Belfast Telegraph

I was homesick for 30 years but learnt to live with it to be a hit in English football, reveals Jim Magilton

By Steven Beacom

Jim Magilton is the type of the person who lights up a room whenever he walks into it. He's a larger than life character, never short of a joke or good natured jibe.

Renowned for his quick wit, the 46-year-old was also a classy footballer who liked to dictate play from midfield with 20/20 vision and an excellent passing range.

He enjoyed a fine career in England, spanning almost two decades, starting out as an apprentice at Liverpool before starring for Oxford United, Southampton, Sheffield Wednesday and Ipswich Town, winning 52 caps for Northern Ireland in the process.

More: Dreams can come true for our best Northern Ireland kids: Jim Magilton

That's Magilton ... football combined with fun.

What few will know about the Belfast native is that when he left his home city for Anfield as a teenager, he suffered from homesickness. It's a common problem for kids from this part of the world when they travel across to England or Scotland to begin what they hope will be a long and successful spell in the professional game.

Some get over it. Magilton never did. He just learnt to live with it.

"I always wanted to come home," admitted the Irish FA's elite performance director.

"I always say to kids moving across that they will be homesick. That's being honest with them.

"To be honest with you I was homesick for 30 years. I always had an ache to come home. When I was a player I loved coming home to Northern Ireland and Belfast in particular where I'm from. I've always loved the people and the banter you get here.

"Feeling homesick was really tough at times, but I learnt to live with it and loved my time in England and embraced it.

"I made sure I had fun. I knew when to draw a line and was focused on games but I had fun. A sense of humour and enjoyment is important in the football environment."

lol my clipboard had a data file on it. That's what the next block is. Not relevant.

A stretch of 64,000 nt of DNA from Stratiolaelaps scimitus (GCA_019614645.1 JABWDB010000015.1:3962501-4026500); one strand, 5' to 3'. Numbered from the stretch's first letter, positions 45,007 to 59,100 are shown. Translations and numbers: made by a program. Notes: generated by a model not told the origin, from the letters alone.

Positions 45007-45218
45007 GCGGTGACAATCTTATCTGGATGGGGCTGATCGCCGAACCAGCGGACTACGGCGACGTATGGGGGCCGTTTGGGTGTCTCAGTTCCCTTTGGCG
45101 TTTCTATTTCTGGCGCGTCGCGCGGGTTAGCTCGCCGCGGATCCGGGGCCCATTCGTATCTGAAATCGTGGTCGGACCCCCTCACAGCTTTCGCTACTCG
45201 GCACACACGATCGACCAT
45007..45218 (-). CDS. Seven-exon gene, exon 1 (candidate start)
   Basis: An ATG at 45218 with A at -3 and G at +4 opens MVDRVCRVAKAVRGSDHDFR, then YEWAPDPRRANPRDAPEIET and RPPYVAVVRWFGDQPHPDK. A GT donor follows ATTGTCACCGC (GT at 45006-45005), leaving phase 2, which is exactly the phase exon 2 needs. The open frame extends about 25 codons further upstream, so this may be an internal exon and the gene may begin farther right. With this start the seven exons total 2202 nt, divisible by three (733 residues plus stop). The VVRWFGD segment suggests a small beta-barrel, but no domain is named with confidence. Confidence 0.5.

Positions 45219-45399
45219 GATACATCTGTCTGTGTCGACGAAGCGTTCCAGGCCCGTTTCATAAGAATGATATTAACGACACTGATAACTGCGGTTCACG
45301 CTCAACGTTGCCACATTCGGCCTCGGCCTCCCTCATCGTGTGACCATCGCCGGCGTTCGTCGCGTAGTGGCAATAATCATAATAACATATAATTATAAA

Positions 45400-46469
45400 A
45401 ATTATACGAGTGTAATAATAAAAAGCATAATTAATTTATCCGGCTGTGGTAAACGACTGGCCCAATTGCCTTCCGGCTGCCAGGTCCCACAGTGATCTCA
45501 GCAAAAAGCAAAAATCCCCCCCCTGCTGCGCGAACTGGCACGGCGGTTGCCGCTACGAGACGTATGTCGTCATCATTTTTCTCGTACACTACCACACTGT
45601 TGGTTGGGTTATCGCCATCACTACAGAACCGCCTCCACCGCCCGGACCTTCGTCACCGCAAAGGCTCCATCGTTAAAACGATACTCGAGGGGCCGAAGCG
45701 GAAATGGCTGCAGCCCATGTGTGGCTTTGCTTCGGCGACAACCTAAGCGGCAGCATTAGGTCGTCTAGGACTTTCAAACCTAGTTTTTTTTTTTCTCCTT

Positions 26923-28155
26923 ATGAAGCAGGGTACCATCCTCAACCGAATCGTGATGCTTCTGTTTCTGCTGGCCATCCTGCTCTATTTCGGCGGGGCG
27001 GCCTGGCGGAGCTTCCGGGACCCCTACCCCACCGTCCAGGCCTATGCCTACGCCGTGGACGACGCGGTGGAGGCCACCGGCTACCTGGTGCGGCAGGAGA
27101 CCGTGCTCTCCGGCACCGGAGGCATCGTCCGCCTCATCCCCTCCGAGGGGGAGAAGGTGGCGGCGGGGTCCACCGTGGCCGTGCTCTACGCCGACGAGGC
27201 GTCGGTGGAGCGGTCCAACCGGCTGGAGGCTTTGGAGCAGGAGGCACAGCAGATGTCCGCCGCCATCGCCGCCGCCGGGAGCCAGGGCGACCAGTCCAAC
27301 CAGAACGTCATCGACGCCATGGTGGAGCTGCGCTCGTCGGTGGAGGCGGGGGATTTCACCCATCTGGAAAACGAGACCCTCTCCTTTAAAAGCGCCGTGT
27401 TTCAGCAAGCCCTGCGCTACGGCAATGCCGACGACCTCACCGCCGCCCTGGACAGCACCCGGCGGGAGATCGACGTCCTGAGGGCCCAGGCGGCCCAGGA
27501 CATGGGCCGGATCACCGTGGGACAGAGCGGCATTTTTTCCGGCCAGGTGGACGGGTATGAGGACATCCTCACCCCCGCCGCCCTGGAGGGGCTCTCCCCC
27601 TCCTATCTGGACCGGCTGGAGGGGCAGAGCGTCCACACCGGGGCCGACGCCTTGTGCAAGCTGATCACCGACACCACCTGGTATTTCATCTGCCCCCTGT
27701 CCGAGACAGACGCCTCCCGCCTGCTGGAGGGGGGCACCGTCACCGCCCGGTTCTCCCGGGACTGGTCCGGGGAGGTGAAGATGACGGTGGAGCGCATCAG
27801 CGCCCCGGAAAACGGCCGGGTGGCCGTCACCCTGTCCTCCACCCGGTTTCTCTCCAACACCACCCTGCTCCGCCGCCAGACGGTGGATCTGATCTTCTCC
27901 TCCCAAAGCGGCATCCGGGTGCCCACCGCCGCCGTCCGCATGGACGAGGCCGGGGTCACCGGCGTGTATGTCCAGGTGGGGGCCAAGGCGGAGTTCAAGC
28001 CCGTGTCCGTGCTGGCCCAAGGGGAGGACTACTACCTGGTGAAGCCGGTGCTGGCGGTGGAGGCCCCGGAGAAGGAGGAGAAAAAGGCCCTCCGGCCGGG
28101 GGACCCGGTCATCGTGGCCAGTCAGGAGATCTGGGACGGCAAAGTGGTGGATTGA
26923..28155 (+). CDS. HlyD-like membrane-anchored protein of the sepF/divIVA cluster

As well as being the IFA's elite performance director, Magilton is the Northern Ireland under-21 coach.

He enjoys the role, which begs the question if he would wish to return to full-time management in the future having been in charge of Ipswich and QPR in the past.

"It has not crossed my mind because I'm really happy doing what I'm doing right now. If someone came to me with a plan and allowed that plan to develop, offered me a job and I felt I could add to what is there and I could create something then I would think about it," he says.

"I enjoy working with the under-21 team and love preparing for a game so sitting on a touchline still appeals to me.

"I'm constantly looking at new training methods and what makes players tick and I have a structure I think I could take into a football club tomorrow.

"That's through my own individual experiences, watching other coaches and watching our current manager Michael O'Neill and how he prepares teams which I think he does really well.

"But my full focus is on the job I'm doing with the IFA. It's a great challenge and I want to make it work."

Belfast Telegraph


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